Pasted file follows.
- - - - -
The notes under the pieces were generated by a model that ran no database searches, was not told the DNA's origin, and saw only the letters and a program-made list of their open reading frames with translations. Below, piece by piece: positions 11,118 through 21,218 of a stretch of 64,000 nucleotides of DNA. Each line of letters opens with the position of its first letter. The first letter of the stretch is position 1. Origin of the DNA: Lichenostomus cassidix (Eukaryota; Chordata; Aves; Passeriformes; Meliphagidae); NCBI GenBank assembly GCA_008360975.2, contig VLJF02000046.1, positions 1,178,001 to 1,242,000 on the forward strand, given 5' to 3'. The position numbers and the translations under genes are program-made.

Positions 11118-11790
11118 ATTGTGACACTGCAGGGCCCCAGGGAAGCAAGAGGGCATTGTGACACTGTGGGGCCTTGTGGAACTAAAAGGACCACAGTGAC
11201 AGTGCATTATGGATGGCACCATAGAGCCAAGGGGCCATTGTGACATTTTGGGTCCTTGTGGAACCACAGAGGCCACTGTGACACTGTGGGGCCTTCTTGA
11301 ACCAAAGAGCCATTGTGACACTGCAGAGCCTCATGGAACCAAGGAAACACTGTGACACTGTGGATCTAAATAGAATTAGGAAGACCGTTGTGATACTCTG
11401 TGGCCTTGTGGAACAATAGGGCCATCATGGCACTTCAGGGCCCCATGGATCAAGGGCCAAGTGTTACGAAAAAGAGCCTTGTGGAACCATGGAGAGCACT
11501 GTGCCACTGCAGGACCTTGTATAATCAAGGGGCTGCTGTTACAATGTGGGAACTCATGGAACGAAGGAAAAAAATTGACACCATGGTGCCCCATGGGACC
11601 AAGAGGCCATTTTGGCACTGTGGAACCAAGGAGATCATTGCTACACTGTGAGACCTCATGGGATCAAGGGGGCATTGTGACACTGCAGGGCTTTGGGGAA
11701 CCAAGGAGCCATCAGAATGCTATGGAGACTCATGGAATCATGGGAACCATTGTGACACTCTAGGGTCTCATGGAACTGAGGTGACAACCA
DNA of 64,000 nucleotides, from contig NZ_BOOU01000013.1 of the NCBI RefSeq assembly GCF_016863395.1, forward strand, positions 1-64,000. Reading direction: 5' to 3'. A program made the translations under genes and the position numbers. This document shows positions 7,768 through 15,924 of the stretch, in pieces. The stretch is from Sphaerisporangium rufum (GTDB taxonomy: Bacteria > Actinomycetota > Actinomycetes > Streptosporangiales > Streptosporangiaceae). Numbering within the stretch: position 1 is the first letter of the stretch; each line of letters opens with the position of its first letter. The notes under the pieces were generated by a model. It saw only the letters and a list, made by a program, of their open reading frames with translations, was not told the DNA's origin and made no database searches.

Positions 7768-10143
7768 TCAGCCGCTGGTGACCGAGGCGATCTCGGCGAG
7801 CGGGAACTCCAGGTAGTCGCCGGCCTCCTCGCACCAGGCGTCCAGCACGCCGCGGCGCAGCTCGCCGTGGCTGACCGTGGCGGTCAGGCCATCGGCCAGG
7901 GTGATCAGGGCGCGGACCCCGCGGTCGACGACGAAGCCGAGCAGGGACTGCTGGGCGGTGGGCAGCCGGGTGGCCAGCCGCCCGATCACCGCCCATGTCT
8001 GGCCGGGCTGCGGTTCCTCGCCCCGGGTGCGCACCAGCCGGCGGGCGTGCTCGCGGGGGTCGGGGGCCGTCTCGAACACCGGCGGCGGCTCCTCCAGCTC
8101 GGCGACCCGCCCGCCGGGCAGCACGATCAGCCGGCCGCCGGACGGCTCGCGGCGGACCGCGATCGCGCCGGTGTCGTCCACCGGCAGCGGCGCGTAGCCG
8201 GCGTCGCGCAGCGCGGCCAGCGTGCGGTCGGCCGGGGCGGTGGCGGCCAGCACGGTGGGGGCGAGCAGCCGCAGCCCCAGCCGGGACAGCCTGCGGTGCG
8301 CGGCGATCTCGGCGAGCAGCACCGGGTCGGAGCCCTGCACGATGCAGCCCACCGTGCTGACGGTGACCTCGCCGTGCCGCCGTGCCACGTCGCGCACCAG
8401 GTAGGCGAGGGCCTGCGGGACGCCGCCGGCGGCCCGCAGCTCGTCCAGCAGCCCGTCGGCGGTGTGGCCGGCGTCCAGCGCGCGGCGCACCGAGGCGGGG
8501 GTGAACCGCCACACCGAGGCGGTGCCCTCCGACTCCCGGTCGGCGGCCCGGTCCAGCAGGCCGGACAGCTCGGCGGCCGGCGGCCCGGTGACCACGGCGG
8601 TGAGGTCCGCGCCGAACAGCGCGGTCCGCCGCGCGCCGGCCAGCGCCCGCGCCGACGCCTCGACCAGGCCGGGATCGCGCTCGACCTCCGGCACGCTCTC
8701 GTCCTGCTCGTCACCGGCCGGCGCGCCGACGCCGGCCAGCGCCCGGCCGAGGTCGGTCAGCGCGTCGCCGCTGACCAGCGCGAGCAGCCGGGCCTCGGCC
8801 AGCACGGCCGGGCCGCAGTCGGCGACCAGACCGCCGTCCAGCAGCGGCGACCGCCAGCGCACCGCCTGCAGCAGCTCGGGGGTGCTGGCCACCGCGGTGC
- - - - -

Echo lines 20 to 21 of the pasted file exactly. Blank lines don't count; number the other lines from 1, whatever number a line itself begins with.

8501 GTGAACCGCCACACCGAGGCGGTGCCCTCCGACTCCCGGTCGGCGGCCCGGTCCAGCAGGCCGGACAGCTCGGCGGCCGGCGGCCCGGTGACCACGGCGG
8601 TGAGGTCCGCGCCGAACAGCGCGGTCCGCCGCGCGCCGGCCAGCGCCCGCGCCGACGCCTCGACCAGGCCGGGATCGCGCTCGACCTCCGGCACGCTCTC